When the market weakens and selling picks up, speculative stocks tend to pull back as investors shy away from companies with an uncertain outlook. General Electric (NYSE: GE) tried, on many occasions since February, to hold the $10 level. But the S&P 500 index lost 5,9% in May, pulling GE stock down to $9.43 to close the month. What will it take for GE shares to return to the $10 level and move up from there?
General Electric is in a multi-year turnaround, so investors cannot expect the company shedding assets fast enough to lower its debt/equity below 3x. Finding buyers who will buy its non-core assets will take time. The transformation will build on GE’s already-strong global installed base where customers demand technology and service solutions and products.
In the short-term, management should have no problem with improving operational efficiency. What will GE cut to lower costs?
At the governance level, the company will have a smaller and more focused board for 2019. With a smaller team, GE will have fewer layers of management and may more easily track and measure accountability. On a day-to-day basis, GE will continue to improve its financial position. The more debt it cuts, the less interest it needs to pay.
GE’s Diversified Portfolio
Aviation, Power, and Healthcare are three of General Electric’s biggest revenue generators, at $30.3 billion, $27.3 billion and $19.8 billion, respectively. Renewable Energy brings in $9.5 billion in revenue. The bad news is that revenue from the Power unit will slip in 2019 but grow in 2020. Free cash flow will fall again this year after falling $2 billion in 2018. Profit from the Gas unit fell short due to project execution and legacy underwriting. The good news is that the contract services book is healthy. The company aims to improve transnational services profitability.
General Electric’s 2019 Outlook Reaffirmed
GE forecast free cash flow from negative $2 billion to break-even, with positive FCF in 2020 and acceleration in 2021. Margins will not change this year, which suggests that costs are stabilizing relative to the falling revenue. Earnings per share will be in the range of 50-60 cents, which implies GE’s forward P/E is at least 15.8x.
Asset Sales Show Contribution
The sale of BioPharma will close in Q4/2019 and will bring in $20 billion+ in cash proceeds. The transportation merger delivered $2.9 billion in cash and a 24.9% ownership in Wabtec. The overall result is GE running with a higher cash balance. Industrial cash balance topped $17 billion while GE Capital’s liquidity was $15 billion.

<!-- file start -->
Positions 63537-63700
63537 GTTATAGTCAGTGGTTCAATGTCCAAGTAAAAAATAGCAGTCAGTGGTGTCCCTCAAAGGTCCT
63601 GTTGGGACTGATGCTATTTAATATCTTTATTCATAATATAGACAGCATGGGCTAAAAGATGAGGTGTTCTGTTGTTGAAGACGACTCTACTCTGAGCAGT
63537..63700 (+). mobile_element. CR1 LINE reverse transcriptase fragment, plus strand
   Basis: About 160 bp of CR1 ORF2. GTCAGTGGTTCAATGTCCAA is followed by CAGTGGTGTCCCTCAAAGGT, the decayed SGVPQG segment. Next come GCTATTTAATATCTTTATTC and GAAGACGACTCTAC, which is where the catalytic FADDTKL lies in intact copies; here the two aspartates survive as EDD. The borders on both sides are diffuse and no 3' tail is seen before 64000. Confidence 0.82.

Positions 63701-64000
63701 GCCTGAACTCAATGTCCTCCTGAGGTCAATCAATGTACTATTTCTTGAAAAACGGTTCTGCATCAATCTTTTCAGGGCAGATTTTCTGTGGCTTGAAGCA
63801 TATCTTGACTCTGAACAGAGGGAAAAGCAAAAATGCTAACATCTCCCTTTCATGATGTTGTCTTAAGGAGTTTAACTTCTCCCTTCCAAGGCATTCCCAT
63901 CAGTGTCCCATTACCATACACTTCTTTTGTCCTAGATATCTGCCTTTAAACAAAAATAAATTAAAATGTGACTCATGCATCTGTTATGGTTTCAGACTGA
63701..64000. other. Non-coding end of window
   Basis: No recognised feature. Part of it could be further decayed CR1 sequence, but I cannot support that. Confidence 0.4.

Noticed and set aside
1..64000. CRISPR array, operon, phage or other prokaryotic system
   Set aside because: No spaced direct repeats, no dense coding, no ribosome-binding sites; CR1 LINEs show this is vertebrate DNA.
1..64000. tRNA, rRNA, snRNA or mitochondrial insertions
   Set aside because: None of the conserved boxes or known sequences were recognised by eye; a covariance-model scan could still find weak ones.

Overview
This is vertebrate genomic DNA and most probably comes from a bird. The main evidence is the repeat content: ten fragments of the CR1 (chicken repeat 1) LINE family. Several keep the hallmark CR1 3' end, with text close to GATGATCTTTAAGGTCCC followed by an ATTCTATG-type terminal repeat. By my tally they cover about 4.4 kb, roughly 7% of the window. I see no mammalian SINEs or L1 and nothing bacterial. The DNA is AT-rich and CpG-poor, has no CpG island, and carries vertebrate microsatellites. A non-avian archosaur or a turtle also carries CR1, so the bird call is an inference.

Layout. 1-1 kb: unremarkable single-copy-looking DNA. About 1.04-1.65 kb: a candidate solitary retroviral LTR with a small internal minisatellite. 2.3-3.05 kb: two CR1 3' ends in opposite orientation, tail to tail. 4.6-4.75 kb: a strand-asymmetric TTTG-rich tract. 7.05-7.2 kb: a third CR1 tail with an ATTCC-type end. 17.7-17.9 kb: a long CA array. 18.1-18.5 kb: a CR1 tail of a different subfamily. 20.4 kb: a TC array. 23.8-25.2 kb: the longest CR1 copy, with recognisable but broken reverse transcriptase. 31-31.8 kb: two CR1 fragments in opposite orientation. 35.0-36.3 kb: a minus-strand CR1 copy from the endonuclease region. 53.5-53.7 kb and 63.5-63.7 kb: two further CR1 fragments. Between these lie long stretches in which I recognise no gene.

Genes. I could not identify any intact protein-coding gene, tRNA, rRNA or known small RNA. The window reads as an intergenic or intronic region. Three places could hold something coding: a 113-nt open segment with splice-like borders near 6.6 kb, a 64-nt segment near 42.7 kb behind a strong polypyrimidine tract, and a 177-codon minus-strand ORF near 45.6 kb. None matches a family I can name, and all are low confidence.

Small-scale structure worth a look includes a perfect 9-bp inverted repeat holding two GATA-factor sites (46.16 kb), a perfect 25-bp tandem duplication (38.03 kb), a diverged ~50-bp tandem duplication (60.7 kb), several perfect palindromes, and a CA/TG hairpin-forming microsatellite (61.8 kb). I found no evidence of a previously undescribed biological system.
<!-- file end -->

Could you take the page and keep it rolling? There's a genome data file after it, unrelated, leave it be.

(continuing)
If GE could strengthen its business sooner than markets expect, the stock would trade well above the $10 level. At the $13 level, the stock’s forward P/E would be over 20x, which is a possibility in a year’s time. Already, GE’s Power unit is starting to enjoy order profiles at a higher margin. And its Gas Power base costs are falling compared to last year’s levels. GE has recently won more turbine orders for new gas-fired power plants than its competitors. It booked six orders for its HA-class turbines. That added to three orders in the first quarter.
Aviation will continue performing well, especially with strong engine utilization and price increases. Engineering costs are also trending with top-line growth, which should sustain profit margins.
Risks All Around
GE’s turbine wins are impressive but if it bid the lowest, this will put pressure on the Power unit’s performance. The unit does not have to win deals if it results in losses. The U.S.-China trade war is a macroeconomic headwind for industrials and could force the company to lower not only 2019’s outlook but also its 2020 and 2021 targets.
The 15 analysts who cover General Electric stock have a price target of $11.18, according to TipRanks. This is in-line with my $10-$13 price target. If investors assume the company has a perpetuity growth rate of 3%-4%, a DCF model would imply the stock’s fair value is $12.40.
Key Takeaway on GE Stock
GE stock may trade in a range in the next few months as markets wait for the company to carry out its multi-year turnaround plan. The shares appear less risky as debt levels fall through asset sales and cash flow grows as business improves.
Disclosure: As of this writing, the author did not hold a position in any of the aforementioned securities.
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